I’ve spent a large part of my adult life as an outsider. In college, I fled my home state of Indiana for Australia, to live abroad, to backpack and to find myself. The day after graduation, I bolted again, this time to New York, chasing my husband and my at-the-time-unknown PR dreams. And when I became a mom? You guessed it. An outsider again. (I was the first of my New York friends and the last of my hometown friends to take the parenting plunge).
Being an outsider can be a choice, and a positive one at that. There is something to be said about seeking out opportunities to live as an outsider, because when you’re an outsider, there are fewer expectations, and there’s an immense freedom in that. It allows you to recreate yourself, to surprise people, or to fail without guilt, scrutiny, and consequences.
Oddly enough, it was this outsider mentality, and the desire to be even more independent, that drew me back to Indy. As much as Indy is geographically a city on the “inside,” Indy’s environment is in many ways better for outsiders than its bigger-sister cities on the coasts. Sure, the resources in a city like New York mean you can recreate yourself every day if you want, but you can’t always have the house, the car and the family. It’s not so forgiving.
An outsider like Indy doesn’t have to accept the identities that other people say it should. As an outsider, Indy can say “no” and buck expectations, because there’s no defined role that Indy is “supposed” to play. In some ways, Indy has been watching from the sidelines, taking it all in from a distance, and now the city is ready to go after what it wants on its own terms.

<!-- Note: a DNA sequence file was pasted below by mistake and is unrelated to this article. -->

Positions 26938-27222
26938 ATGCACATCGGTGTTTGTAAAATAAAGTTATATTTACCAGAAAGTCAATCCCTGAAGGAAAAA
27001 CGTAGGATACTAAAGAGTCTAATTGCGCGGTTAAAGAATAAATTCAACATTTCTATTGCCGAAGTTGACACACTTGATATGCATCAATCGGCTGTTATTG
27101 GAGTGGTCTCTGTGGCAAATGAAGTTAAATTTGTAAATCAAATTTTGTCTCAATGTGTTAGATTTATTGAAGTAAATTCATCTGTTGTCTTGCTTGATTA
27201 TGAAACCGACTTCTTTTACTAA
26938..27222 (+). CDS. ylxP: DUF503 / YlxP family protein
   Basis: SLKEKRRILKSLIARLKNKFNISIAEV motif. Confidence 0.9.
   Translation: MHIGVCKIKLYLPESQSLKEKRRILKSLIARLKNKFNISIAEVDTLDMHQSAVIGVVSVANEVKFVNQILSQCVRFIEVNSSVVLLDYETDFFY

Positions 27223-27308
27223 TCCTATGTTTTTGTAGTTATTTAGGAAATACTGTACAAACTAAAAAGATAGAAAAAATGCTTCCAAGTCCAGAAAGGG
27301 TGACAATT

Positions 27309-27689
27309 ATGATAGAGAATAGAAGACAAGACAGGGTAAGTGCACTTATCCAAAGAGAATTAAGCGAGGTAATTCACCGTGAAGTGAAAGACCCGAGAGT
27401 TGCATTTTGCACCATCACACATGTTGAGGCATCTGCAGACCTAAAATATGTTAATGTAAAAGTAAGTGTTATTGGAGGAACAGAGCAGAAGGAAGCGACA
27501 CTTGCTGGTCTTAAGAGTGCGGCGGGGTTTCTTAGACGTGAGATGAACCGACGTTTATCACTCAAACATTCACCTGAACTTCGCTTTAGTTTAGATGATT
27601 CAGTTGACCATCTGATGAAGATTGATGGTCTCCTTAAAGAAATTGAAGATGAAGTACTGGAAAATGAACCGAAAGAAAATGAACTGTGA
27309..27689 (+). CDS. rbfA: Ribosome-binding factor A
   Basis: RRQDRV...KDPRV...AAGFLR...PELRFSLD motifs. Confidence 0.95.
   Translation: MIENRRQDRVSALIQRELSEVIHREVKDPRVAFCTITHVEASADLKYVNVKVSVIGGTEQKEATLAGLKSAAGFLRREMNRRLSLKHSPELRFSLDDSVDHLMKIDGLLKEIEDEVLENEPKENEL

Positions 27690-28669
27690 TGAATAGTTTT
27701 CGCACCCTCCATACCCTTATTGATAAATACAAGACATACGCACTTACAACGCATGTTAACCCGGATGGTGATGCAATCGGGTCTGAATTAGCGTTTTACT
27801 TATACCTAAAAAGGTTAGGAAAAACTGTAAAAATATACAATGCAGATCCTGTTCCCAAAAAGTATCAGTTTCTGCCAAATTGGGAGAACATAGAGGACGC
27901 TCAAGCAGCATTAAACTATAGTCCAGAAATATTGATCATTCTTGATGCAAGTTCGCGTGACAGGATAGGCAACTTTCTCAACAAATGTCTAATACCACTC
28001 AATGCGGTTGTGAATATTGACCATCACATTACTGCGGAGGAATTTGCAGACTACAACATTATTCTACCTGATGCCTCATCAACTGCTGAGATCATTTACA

There’s power in being comfortable with a less defined and more formless existence, but be warned, it’s not always easy. Being an outsider requires you to have thick skin. The more different you are and the less you blend in, the more people will come at you. You’re visible, which means you’re vulnerable. (A great New York Times article recently discussed this kind of targeted criticism in the context of one of western civilization’s oldest groups of outsiders—women.)
No matter what the industry or organization, insiders can have a tough time seeing the bigger picture. Take PR, for example—as much as the PR world values “insider” connections, it can be even more valuable to be an outsider. Corporate message points can only get you so far. At some point you need to listen to your audience. Being an insider means reciting rules, following routines, and that kind of behavior seldom leads to new discoveries. Don’t drink the Kool-Aid.
PR is about telling stories, and an outsider’s point-of-view (channel your inner journalist) is perhaps the most effective tool we have for that. It’s the ability to think like a reader (or consumer) and recognize the potential in small details that an insider doesn’t even notice. It’s deciding for yourself when traditional PR avenues are not actually going to cut it and exploring new channels that might be uncomfortable at first but completely worth it in the end.
With a young family, my new life in Indy is looking more settled than ever before. But that doesn’t mean I have to forfeit my outsider mindset. Traveling, even if it’s just for short trips, is a great way of maintaining that mindset. Meeting people, making friends, trying something new—all of it is an exercise in putting ourselves in vulnerable situations and recreating ourselves for the better.